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Alpine Convention nations discuss sustainable transport policy

Switzerland is hosting a three-day meeting aimed at finding common ground on how to implement a draft agreement on road construction in the Alps and a sustainable transport policy.

This content was published on October 20, 1999 - 08:45

Switzerland is hosting a three-day meeting aimed at finding common ground on how to implement a draft agreement on road construction in the Alps and a sustainable transport policy.

The meeting of the executive branch of the Alpine Convention group is particularly addressing concerns by environmentalists that a recent “no-new-roads” transport protocol, which was prepared by a multi-nation working group, has too many loopholes.

Alpine nations have agreed in principle not to build any new roads. But a political leader in the Austrian region of Vorarlberg has already said that he wants the construction of a new road linking his region with Switzerland to go ahead, and that he does not feel bound by the traffic protocol.

The head of the Swiss delegation, Arthur Mohr of the Federal Environment Office, who also chairs the meeting in the Swiss town of Interlaken, has called for a “flexible solution” and implementation of the protocol.

“The final details still need to be worked out and we hope that we will see general acceptance of the protocol, which will then allow us to present the proposals to the member states,” Mohr said.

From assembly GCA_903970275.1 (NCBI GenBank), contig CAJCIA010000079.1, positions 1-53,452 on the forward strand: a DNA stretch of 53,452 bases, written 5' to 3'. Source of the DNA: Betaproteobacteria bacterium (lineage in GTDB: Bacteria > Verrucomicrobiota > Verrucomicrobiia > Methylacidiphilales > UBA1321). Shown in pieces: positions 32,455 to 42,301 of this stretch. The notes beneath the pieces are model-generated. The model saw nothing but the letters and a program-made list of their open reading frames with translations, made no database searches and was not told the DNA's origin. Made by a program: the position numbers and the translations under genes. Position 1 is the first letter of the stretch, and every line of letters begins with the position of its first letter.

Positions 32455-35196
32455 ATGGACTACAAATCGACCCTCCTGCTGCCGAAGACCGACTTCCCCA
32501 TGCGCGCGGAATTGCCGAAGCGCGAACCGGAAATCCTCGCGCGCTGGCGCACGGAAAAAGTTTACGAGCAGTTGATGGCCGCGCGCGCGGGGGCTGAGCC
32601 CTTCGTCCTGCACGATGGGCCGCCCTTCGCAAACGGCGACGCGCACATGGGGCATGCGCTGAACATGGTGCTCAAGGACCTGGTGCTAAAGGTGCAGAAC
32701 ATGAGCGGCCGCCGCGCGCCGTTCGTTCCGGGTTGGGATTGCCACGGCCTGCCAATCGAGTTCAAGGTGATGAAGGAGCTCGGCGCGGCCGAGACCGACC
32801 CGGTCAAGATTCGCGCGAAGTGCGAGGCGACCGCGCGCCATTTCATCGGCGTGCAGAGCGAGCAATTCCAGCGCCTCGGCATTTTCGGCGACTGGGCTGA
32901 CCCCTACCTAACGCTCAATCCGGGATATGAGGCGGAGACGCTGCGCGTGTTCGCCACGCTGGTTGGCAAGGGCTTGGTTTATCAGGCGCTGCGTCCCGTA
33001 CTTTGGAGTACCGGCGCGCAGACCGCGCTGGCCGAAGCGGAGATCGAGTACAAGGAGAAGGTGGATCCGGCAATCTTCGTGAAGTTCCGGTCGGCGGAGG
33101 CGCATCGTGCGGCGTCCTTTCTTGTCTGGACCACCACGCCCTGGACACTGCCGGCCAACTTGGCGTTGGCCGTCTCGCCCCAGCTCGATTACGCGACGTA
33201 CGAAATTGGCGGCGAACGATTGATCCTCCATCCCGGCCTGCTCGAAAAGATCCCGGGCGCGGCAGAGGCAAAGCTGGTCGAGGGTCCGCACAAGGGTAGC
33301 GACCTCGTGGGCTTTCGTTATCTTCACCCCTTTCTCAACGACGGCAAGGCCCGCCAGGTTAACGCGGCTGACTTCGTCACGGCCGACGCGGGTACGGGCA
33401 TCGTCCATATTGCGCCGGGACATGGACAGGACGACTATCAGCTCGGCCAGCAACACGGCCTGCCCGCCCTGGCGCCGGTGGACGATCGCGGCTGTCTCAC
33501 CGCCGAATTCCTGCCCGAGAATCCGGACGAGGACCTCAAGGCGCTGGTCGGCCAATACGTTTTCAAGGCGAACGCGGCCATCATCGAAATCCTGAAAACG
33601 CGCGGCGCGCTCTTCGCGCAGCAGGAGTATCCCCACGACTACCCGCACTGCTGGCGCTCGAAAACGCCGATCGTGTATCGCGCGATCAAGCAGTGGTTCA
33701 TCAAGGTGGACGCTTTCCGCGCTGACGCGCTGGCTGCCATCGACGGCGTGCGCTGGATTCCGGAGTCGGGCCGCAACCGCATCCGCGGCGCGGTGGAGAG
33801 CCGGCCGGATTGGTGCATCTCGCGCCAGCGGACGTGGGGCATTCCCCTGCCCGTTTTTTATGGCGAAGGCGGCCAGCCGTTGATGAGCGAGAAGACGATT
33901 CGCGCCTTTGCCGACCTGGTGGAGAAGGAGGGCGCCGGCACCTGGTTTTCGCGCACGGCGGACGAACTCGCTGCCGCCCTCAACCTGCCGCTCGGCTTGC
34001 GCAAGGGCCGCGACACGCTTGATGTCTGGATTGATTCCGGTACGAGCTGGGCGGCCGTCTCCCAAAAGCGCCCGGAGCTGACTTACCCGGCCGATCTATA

“It’s important to discuss now how to start the translation of the (transport) protocol into concrete action,” he added.
The Alpine Convention brings together Germany, France, Italy, Slovenia, Lichtenstein, Monaco, Austria, Switzerland and the European Union. The countries have signed a number of protocols, pledging to harmonise and coordinate measures to protect Alpine regions.

Declared areas of mutual interest are: Anti-pollution measures for soil, water and air; sustainable economic development of mountain areas, ways of promoting environment friendly tourism and traffic policies.

From staff and wire reports.


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